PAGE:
Post-Traumatic Stress Disorder and Heart Failure in Men Within the Veteran Affairs Health System

Marat Fudim, Lukasz P. Cerbin, Srikant Devaraj, Tarek Ajam, Sunil V. Rao, Masoor Kamalesh

Research output: Contribution to journalArticle

1 Citation (Scopus)

Abstract

Patients with post-traumatic stress disorder (PTSD) are at risk of multiple co-morbidities and are more likely to develop incident heart failure with reduced ejection fraction (HFrEF). The relation of PTSD with clinical outcomes in HFrEF is not established. US veterans diagnosed with HFrEF from January 2007 to January 2015 and treated nationwide in the Veterans Affairs (VA) Health System were included in the study. Patients with HFrEF were identified through International Classification of Diseases, Ninth Revision (ICD-9) codes. Mortality data were obtained from the VA's death registry. We compared characteristics of patients with HFrEF with and without PTSD. We identified 111,970 VA patients with HFrEF and 11,039 patients with concomitant PTSD (9.9%). Patients with PTSD and HFrEF tended to be younger (64 vs 69 years) and have a higher rate of coronary artery disease (73% vs 64%), chronic obstructive pulmonary disease (42% vs 31%), and hypertension (80% vs 64%, p <0.01 for all variables). Patients with PTSD and HFrEF were more commonly on a high-dose β blocker (70% vs 68%, p <0.01) and angiotensin-converting enzyme inhibitors (96% vs 93%, p <0.01). PTSD was associated with significantly increased mortality at 7 years compared with patients with heart failure without PTSD (adjusted 1.54, 95% confidence interval 1.30 to 1.82, p <0.01). In conclusion, nearly 10% of veterans with HFrEF have PTSD. Patients with HFrEF with PTSD have a higher burden of co-morbidities, and PTSD is associated with a higher rate of all-cause death. Our findings support greater attention to the treatment of patients with PTSD and the causes associated with the poor outcomes.

Original languageEnglish (US)
JournalAmerican Journal of Cardiology
DOIs
StateAccepted/In press - Jan 1 2018
Externally publishedYes

Fingerprint

Veterans Health
Post-Traumatic Stress Disorders
Heart Failure
International Classification of Diseases
Veterans
Morbidity
Mortality
Angiotensin-Converting Enzyme Inhibitors
Chronic Obstructive Pulmonary Disease
Registries
Coronary Artery Disease
Cause of Death

ASJC Scopus subject areas

  • Cardiology and Cardiovascular Medicine

Cite this

Post-Traumatic Stress Disorder and Heart Failure in Men Within the Veteran Affairs Health System. / Fudim, Marat; Cerbin, Lukasz P.; Devaraj, Srikant; Ajam, Tarek; Rao, Sunil V.; Kamalesh, Masoor.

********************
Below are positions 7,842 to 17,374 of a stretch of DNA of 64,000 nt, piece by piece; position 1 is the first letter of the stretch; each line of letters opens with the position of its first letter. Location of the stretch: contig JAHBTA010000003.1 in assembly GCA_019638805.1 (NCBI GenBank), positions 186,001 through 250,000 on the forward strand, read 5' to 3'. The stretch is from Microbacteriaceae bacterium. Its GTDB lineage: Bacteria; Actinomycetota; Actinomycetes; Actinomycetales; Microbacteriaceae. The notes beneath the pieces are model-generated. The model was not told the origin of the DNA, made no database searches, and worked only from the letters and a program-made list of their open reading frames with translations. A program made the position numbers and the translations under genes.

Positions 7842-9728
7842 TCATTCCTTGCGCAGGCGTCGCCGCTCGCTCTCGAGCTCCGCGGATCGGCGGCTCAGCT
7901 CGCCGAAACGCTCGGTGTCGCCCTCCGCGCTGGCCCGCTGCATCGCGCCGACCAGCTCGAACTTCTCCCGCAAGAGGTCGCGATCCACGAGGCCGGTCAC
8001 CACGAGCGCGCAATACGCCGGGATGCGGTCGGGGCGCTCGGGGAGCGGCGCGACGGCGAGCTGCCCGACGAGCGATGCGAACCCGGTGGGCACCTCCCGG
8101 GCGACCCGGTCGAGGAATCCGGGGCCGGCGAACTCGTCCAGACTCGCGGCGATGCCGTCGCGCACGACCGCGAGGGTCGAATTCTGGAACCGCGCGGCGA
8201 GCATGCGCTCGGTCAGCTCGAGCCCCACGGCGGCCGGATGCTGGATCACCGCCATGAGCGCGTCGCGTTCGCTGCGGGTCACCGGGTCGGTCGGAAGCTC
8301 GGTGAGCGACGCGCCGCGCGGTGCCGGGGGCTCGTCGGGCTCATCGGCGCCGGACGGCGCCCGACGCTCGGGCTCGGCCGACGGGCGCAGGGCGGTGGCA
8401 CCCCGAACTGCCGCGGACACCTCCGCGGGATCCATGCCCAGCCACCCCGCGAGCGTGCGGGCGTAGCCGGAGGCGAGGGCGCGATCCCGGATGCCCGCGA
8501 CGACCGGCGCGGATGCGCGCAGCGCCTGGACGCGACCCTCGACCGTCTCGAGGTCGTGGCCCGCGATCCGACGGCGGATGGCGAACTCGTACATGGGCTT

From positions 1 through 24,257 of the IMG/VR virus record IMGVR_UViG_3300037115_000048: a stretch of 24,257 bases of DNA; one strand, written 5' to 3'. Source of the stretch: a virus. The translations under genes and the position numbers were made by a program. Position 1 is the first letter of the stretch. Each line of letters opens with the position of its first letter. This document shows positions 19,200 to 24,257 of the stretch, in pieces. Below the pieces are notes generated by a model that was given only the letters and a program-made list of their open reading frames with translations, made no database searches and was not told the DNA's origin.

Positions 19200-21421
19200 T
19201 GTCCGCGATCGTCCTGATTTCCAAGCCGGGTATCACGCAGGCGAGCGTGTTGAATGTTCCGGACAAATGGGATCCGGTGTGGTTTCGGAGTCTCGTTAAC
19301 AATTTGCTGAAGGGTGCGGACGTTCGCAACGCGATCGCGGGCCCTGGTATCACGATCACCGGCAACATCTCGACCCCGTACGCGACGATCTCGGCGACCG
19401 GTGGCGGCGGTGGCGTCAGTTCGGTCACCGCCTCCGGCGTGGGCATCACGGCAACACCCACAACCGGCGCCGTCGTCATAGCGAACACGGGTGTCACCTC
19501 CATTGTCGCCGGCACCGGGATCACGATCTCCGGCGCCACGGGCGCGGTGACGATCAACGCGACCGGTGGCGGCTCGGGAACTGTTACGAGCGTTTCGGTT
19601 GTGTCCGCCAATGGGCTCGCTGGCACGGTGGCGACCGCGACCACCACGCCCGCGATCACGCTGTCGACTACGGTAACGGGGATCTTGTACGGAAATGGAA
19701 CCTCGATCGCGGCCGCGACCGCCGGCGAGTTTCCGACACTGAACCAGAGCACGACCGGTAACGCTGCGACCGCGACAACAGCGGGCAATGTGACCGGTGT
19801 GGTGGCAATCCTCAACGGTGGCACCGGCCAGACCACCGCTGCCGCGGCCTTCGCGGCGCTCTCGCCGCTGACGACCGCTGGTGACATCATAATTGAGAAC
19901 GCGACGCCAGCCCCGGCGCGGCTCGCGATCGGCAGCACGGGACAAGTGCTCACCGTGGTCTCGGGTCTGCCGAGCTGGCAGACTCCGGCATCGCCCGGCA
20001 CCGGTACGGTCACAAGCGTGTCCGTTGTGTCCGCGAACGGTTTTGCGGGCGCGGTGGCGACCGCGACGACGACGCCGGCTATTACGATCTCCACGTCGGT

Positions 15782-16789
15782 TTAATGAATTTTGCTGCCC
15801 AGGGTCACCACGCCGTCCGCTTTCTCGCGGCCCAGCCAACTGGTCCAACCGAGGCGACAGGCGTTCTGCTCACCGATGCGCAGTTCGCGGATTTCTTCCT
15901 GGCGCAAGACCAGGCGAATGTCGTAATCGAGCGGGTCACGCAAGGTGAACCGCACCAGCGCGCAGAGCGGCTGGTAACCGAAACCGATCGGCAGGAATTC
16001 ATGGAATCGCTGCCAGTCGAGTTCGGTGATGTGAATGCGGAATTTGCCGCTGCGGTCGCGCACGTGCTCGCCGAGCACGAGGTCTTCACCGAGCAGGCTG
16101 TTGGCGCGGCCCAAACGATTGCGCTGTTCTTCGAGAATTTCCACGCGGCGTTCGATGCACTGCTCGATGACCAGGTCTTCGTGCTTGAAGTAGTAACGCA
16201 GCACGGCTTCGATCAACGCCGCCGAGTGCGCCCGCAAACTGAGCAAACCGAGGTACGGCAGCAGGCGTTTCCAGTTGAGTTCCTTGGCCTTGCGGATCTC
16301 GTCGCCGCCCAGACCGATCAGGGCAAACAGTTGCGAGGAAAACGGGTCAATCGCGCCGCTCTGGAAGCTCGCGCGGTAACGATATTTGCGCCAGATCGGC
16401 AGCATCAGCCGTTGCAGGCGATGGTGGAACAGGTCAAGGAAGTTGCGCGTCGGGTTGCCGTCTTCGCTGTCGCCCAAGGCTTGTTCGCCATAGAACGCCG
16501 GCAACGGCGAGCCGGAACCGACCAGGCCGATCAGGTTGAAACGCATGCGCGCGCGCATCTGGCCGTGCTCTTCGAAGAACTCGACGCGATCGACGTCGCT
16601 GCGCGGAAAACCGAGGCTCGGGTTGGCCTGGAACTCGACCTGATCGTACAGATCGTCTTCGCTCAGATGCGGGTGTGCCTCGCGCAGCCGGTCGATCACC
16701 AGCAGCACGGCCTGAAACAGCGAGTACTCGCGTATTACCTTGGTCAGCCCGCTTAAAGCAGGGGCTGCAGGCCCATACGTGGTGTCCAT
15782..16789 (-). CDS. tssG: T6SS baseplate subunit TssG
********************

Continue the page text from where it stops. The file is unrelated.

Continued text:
In: American Journal of Cardiology, 01.01.2018.

Research output: Contribution to journalArticle

Fudim, Marat ; Cerbin, Lukasz P. ; Devaraj, Srikant ; Ajam, Tarek ; Rao, Sunil V. ; Kamalesh, Masoor. / Post-Traumatic Stress Disorder and Heart Failure in Men Within the Veteran Affairs Health System. In: American Journal of Cardiology. 2018.
@article{1a3c168ecd214838b01151625c7af22d,
title = "Post-Traumatic Stress Disorder and Heart Failure in Men Within the Veteran Affairs Health System",
abstract = "Patients with post-traumatic stress disorder (PTSD) are at risk of multiple co-morbidities and are more likely to develop incident heart failure with reduced ejection fraction (HFrEF). The relation of PTSD with clinical outcomes in HFrEF is not established. US veterans diagnosed with HFrEF from January 2007 to January 2015 and treated nationwide in the Veterans Affairs (VA) Health System were included in the study. Patients with HFrEF were identified through International Classification of Diseases, Ninth Revision (ICD-9) codes. Mortality data were obtained from the VA's death registry. We compared characteristics of patients with HFrEF with and without PTSD. We identified 111,970 VA patients with HFrEF and 11,039 patients with concomitant PTSD (9.9{\%}). Patients with PTSD and HFrEF tended to be younger (64 vs 69 years) and have a higher rate of coronary artery disease (73{\%} vs 64{\%}), chronic obstructive pulmonary disease (42{\%} vs 31{\%}), and hypertension (80{\%} vs 64{\%}, p <0.01 for all variables). Patients with PTSD and HFrEF were more commonly on a high-dose β blocker (70{\%} vs 68{\%}, p <0.01) and angiotensin-converting enzyme inhibitors (96{\%} vs 93{\%}, p <0.01). PTSD was associated with significantly increased mortality at 7 years compared with patients with heart failure without PTSD (adjusted 1.54, 95{\%} confidence interval 1.30 to 1.82, p <0.01). In conclusion, nearly 10{\%} of veterans with HFrEF have PTSD. Patients with HFrEF with PTSD have a higher burden of co-morbidities, and PTSD is associated with a higher rate of all-cause death. Our findings support greater attention to the treatment of patients with PTSD and the causes associated with the poor outcomes.",